If you own a business on commercial property, you should know that you can be liable for slips and falls on your property. The Center for Disease Control (CDC) reported that approximately 1 million American’s are injured each year from falling on snow and ice. People suffer from a variety of ailments due to falls, including muscle sprains, fractures, broken bones, issues with their spine, and even concussions. Around 17,000 of the falls due to snow and ice are fatal.
As a business owner, you have plenty on your mind to worry about. You don’t need to worry about whether it is snowing outside or how much snow has fallen. In addition, some insurance liability policies for businesses now exclude injuries resulting from snow removal activities such as shoveling. So even if you have insurance, it may not be enough. Having a contract with a snow removal company can give you peace of mind and protect your business from liability this winter.
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Depending on the location of your business within the state of Illinois, there may be different laws and ordinances regarding snow removal. Regulations can vary from city to city. As the snow here begins to fall this winter, there are several key questions that you can ask yourself:
If you don’t have a contract in place with a company already, what’s stopping you from getting one?
Hiring someone last minute on the day snow begins to fall, and ice begins to form can be tricky. Most will already be busy helping existing customers. It’s often wiser to have your business already set up with a contractor who is ready to go and has you on a priority list to come out the second they see snow falling. Setting up your contract with a snow and ice removal company early in the season, even before the winter season, is best.
Is the contract with the snow removal company a zero-tolerance contract? Will they come to treat your sidewalks at the first sign of snow? If it’s not, how much snow or ice needs to accrue before they come out? The last thing you need is someone getting hurt from a little snowfall that could have been taken care of and removed with some ice melt.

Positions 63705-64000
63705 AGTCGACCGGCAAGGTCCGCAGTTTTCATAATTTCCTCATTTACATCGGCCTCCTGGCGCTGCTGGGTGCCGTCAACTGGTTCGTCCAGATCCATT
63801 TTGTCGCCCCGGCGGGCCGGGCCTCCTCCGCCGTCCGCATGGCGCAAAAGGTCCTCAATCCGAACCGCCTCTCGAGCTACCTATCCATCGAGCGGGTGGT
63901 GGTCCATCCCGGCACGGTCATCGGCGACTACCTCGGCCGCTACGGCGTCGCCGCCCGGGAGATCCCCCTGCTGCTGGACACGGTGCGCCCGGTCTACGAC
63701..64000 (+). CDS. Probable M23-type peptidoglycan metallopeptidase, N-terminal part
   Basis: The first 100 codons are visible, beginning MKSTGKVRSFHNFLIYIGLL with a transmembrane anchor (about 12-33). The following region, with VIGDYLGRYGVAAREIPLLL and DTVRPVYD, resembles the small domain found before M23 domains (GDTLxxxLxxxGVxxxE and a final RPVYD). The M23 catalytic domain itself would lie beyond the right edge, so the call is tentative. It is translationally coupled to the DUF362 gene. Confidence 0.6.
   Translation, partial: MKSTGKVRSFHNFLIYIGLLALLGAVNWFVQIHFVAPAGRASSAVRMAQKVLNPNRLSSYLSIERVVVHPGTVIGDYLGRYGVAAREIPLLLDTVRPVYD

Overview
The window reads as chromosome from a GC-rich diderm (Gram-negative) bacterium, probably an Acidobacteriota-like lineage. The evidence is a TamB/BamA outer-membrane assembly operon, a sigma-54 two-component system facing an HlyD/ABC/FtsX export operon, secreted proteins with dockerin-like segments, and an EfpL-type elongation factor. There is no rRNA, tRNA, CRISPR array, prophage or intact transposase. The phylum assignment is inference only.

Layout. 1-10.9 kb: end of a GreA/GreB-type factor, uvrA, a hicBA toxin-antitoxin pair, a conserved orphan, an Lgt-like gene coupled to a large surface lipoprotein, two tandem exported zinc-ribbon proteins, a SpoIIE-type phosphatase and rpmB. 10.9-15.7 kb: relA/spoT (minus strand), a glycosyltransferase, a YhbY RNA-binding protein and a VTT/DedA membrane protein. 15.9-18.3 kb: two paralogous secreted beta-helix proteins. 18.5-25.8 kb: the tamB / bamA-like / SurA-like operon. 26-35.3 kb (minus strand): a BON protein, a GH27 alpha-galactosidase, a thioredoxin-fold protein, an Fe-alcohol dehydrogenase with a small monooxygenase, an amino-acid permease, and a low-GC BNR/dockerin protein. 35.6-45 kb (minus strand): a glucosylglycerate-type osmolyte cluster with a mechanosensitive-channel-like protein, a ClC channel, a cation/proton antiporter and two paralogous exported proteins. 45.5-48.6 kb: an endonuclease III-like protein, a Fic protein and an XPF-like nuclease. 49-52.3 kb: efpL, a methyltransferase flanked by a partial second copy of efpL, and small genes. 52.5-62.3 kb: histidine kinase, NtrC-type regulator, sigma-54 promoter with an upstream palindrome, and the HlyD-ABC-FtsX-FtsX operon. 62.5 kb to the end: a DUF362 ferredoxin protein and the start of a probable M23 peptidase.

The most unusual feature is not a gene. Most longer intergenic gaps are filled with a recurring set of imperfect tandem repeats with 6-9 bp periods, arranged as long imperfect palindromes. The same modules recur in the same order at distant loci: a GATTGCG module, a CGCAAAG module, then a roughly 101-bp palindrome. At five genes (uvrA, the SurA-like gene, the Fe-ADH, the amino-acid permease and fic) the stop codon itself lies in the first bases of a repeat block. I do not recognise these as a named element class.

It’s important to inquire to make sure that the contractor you’re hiring is both insured and licensed specifically for snow removal. You can verify this by asking for their certificates of insurance. The contractor you hire should also have policies that help protect you as a business owner from lawsuits.
Some companies prefer an internal form of communication, especially for their staff. There are also external options for communication, however, such as social media or the company newsletter. Don’t leave people wondering if your business is open or not, and definitely don’t forget to communicate with people when you’ve made the decision to close. The last thing you want is to have a potential customer showing up when your doors are closed, especially if there’s an added risk of them slipping on snow and holding you responsible.
Things to look for in your liability contract include ensuring you are protected from any costs related to property damage and death or injury to those on the property of the business. If possible, bundle the policies you have so that there are no gaps in coverage. This can also save you money. It’s also important to make sure that you review the liability coverage you have annually to ensure that your coverage is still adequate for your business and that you are receiving the best rate possible. Also, ensure that your coverage does in fact cover snow. Many liability policies now exclude snow, and sometimes you will need a separate policy.
The winter season can be the best season for your business, bringing in the holiday cheer as well as the holiday shoppers. But to make the most of the season, it’s best to ensure your insurance is up to date and that you have a snow removal contract in place.